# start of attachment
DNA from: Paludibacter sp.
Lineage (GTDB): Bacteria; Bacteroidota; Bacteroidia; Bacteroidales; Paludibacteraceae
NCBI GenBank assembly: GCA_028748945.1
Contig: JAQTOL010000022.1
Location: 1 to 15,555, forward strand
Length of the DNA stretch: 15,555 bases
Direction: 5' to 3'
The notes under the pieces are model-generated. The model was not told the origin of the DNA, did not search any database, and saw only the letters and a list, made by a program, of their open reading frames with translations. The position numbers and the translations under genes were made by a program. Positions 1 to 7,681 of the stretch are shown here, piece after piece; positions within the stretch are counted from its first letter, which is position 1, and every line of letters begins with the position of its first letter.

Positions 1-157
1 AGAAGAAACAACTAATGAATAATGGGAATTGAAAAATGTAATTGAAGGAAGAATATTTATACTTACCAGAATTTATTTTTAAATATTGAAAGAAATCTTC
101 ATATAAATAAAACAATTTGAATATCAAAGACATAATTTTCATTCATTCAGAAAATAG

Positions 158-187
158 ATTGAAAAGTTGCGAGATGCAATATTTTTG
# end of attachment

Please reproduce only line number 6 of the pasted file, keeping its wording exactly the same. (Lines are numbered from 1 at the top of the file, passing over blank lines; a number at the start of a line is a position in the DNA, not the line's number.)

Length of the DNA stretch: 15,555 bases